Many things about us change naturally with age, be it our tastes, our appearance and our views on life. But, another thing that changes is the way we spend money, and what we spend it on. The things we want to invest in during our twenties are quite different to when we are in our thirties, forties and beyond. But, why?
Here we look into the main ways in which our spending habits change over time, and the reasons behind this.
Having come fresh out of education and into the workplace, it’s only natural that we get excited about the prospect of having more money to spend on the things we want/need. That new handbag, a Netflix subscription, the latest iPhone and the spontaneous weekend in Amsterdam – these are all things that could come out of our disposable income when we only have ourselves to think about.
Fast forward ten years and many of us will have started to get married and some will have had children too. Therefore, our disposable income will be spent in other ways. Football lessons for the oldest, new school shoes for the youngest, petrol for your car, a family holiday to the coast – our spending habits will be less focussed on our own individual needs and more towards the needs of others.
Most people remember their first rental property as a fully-fledged adult. Finding that perfect studio above the local takeaway or meeting your house-share buddies for the first time and getting to know them during a night out. As a twenty-year-old new employee, your rent and utility bills are likely to be the largest outgoings from your monthly salary. If you live in certain parts of the country i.e. London, this could be up to 70% of your incomings. As your home is likely to be rented from a landlord however, there should be minimal extra spend in terms of household furniture items, general repairs and maintenance.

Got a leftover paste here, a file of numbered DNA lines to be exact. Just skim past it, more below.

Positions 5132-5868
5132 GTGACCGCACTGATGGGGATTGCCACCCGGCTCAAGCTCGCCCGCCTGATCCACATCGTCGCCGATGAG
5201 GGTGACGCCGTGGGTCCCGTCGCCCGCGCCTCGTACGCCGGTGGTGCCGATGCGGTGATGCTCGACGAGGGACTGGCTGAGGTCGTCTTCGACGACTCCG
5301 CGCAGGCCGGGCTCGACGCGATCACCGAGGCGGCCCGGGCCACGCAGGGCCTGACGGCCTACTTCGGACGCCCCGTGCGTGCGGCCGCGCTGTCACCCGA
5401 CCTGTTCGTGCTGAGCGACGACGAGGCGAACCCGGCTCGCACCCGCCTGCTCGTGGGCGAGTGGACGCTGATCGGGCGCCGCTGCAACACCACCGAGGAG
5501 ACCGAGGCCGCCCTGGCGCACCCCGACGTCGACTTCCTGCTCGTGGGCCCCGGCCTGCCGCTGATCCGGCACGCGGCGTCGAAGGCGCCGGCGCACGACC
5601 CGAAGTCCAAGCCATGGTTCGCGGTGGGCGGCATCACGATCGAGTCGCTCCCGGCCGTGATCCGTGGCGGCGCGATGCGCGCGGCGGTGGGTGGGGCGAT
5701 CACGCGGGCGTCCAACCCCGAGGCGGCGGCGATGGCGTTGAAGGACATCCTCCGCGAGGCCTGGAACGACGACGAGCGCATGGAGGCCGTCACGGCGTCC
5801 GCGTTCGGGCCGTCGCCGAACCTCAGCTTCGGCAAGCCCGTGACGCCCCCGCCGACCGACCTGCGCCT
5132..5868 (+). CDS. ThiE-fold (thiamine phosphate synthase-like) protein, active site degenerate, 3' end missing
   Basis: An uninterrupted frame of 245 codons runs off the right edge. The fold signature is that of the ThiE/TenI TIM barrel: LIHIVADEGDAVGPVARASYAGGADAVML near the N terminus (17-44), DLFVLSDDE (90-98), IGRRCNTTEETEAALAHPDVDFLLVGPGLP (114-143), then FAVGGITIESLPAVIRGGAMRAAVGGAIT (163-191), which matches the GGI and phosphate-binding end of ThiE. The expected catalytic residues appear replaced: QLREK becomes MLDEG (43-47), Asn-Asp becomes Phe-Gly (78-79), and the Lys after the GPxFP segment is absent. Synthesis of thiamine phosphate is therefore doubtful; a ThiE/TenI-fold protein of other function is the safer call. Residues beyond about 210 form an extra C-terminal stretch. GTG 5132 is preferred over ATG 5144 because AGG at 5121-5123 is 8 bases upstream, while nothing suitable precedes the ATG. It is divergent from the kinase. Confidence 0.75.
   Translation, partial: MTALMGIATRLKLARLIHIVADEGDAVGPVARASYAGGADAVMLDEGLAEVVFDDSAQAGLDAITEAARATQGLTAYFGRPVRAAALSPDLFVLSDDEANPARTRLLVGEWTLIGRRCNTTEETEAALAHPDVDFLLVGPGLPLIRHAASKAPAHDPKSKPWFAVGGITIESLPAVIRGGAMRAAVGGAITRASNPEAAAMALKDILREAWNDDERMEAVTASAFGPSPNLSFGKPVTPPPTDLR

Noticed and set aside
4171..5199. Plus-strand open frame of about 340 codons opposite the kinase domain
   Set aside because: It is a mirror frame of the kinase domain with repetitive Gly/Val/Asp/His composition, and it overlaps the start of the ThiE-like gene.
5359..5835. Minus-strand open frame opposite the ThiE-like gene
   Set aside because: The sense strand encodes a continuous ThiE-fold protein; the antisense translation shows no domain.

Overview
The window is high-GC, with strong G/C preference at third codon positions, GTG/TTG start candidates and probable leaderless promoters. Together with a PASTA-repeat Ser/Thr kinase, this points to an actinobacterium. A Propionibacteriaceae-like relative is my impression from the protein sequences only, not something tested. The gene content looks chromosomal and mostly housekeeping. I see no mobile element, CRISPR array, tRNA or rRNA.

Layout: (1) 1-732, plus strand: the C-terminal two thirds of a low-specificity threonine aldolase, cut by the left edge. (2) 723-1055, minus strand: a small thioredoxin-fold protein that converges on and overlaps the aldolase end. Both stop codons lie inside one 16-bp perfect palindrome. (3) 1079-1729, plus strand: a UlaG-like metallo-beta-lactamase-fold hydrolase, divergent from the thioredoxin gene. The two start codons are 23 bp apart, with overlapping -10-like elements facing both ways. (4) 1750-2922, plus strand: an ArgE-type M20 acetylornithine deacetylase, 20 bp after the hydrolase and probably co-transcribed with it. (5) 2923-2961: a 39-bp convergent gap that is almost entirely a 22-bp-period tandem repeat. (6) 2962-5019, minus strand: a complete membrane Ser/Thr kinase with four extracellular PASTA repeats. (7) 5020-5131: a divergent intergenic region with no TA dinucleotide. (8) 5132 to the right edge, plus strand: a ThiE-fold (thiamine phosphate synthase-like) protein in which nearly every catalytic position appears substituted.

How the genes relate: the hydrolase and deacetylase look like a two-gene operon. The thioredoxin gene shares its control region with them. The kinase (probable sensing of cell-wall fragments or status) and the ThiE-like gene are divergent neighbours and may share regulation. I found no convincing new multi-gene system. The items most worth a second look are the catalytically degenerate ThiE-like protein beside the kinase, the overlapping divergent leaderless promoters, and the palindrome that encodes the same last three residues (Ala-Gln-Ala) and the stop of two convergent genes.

In your thirties or forties, however, you may be lucky enough to be able to purchase a house of your own, therefore, your rental costs will be replaced by a mortgage, which might be shared with your partner or a friend. On top of this, there will be the spend of maintaining your home as well as the items you want to buy to make it your own i.e. paintings, lamps, wallpaper and cushions. You may find at this time that you need a little help along the way, perhaps borrowing from a trusted lender for a period of time to help you make your house a perfect home.
Views On Savings
Often seen as a boring topic for young people, creating a savings pot for the future is something we don’t really start to think about until later in life, perhaps when we are thinking about starting or growing our family. But, starting from an early age can be advantageous for many reasons. It can take anywhere from 8 – 10 years to save up for a 20% deposit on a house. Therefore if you dream of owning a home by your mid- thirties, then you really need to start saving in your mid-twenties (unless you have forecasted a big lottery win!). Naturally adding into a savings account will mean your disposable income will reduce each month, however the end results will be worth it!
Moving into your thirties and forties, your savings priorities may change once you already have a house and car under your belt. You may start a savings account for your children, you might be putting money into a pension pot, or perhaps you are stashing some of your salary for your dream holiday cottage in Devon. Either way, you will still have to consider your savings amount as a percentage of your monthly spend.
So, although it seems that when and how we spend our money may vary considerably depending what generation we belong to, the principles of how we spend and how we save generally remain the same. Sensible budgeting and careful spending are key for all age groups, so getting to grips with these principles from a young age are wise skills to acquire!